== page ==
So here he has retold some already excellent stories. In doing so he makes them approachable and, perhaps even, more engaging for a reader today. I do like old poetry, though not everyone does. I think this can be taken as either an introduction to such works or simply as it is at face value. And it really is what it says on the cover: it’s a whole bunch or Norse stories about some familiar faces. We have Odin, conniving and powerful. We have Thor, strong and honourable. And we have Loki, cunning and ingenious with his own complex intentions. They do battle with each other, with the elements and a whole host of nasties. But not before Gaiman takes the time to provide you with guided tour of Yggdrasil and the nine worlds that take root from her. He clearly establishes the confounds of this mythology before he even begins.
The collection ends with the most appropriate tale of them all, Ragnarok: the final destiny of the gods. It spends the entirety of the collection building up to it:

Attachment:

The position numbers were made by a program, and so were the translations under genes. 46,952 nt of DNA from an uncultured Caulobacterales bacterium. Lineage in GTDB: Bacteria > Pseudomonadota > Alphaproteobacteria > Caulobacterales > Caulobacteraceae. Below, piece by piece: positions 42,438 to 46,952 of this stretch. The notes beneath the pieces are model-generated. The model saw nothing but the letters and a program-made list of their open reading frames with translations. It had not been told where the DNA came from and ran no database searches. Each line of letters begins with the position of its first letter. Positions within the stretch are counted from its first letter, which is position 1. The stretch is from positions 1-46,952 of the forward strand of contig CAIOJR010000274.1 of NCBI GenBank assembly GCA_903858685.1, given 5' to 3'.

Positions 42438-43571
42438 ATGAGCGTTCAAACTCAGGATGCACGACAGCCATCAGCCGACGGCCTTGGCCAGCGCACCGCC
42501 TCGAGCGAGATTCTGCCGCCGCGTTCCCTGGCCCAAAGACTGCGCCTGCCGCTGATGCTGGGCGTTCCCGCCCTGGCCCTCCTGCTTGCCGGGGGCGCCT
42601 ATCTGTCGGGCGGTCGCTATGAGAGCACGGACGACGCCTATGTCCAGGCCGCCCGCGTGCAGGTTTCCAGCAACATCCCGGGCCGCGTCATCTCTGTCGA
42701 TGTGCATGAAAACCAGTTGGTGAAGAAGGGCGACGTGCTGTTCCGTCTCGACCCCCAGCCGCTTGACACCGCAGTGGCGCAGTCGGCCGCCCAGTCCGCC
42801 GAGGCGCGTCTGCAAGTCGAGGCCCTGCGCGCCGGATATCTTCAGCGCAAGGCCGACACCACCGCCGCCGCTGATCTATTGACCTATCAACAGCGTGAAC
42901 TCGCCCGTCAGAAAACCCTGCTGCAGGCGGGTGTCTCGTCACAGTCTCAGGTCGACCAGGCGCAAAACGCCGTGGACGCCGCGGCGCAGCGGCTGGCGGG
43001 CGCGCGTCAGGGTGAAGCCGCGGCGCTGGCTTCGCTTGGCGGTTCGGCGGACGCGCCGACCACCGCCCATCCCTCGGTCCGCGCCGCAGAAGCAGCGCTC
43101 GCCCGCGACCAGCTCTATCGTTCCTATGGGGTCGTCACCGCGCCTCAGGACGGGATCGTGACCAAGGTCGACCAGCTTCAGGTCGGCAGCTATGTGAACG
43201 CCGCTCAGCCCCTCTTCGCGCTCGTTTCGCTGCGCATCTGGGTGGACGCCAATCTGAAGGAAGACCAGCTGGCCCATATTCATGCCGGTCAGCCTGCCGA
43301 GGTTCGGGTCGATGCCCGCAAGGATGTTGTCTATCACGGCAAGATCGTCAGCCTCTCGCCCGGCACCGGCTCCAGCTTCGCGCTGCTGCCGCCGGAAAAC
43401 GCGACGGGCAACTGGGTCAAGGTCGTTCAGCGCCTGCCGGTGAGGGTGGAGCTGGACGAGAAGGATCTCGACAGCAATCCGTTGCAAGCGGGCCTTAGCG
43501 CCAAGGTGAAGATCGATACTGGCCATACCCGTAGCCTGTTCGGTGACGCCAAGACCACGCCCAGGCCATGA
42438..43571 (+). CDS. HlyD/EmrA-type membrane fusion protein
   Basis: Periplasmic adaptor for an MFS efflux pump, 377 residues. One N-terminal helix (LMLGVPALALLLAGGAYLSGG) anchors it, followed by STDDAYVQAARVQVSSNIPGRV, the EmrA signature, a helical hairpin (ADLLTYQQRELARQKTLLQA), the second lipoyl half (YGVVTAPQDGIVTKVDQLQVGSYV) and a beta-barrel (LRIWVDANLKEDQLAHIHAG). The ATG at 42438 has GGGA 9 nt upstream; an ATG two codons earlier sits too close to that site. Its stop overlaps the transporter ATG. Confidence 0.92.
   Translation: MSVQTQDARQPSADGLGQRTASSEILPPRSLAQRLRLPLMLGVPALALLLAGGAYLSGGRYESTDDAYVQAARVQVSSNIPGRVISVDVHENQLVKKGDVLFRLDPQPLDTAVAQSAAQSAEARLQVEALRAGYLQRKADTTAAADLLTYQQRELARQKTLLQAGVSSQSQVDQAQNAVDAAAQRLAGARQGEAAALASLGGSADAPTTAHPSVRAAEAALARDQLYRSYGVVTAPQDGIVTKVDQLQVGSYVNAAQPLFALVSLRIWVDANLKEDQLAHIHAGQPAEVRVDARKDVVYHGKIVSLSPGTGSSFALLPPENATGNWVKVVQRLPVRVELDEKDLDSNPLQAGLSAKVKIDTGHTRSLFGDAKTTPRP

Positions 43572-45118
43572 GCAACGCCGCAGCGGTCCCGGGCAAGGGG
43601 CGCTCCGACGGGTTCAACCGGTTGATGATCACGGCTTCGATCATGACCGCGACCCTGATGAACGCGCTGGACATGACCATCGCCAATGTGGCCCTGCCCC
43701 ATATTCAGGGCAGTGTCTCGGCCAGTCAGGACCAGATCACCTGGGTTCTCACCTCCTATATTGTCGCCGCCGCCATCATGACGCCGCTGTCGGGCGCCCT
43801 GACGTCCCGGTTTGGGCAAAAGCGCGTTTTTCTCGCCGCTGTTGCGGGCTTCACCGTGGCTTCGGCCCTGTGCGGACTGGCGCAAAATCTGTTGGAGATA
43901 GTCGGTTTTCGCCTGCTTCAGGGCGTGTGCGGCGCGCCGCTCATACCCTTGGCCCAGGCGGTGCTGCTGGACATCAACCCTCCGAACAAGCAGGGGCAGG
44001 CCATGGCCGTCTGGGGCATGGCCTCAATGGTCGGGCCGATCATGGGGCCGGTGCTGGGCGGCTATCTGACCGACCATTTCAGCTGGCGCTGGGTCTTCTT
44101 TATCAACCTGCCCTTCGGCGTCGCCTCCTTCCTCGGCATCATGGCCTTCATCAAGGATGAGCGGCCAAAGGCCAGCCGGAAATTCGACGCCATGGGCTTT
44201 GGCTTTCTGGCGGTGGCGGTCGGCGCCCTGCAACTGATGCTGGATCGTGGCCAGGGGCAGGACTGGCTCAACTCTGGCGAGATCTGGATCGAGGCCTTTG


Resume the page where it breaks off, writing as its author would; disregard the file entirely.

“Until now I have told you of things that have happened in the past- things that happened a long time ago.
Now I shall tell you of the days to come”
Thus we witness the end of time. The gods fight in one final glorious battle. Loki, naturally, does not fight with the gods of Asgard. Instead he leads the armies of the dead against them. Many of the gods will die, and the pattern will begin anew as their offspring pick up the weapons of their slain forbears; ultimately, taking on their mantels. The cycle continues, as Gaiman captures the heart of Norse mythology here.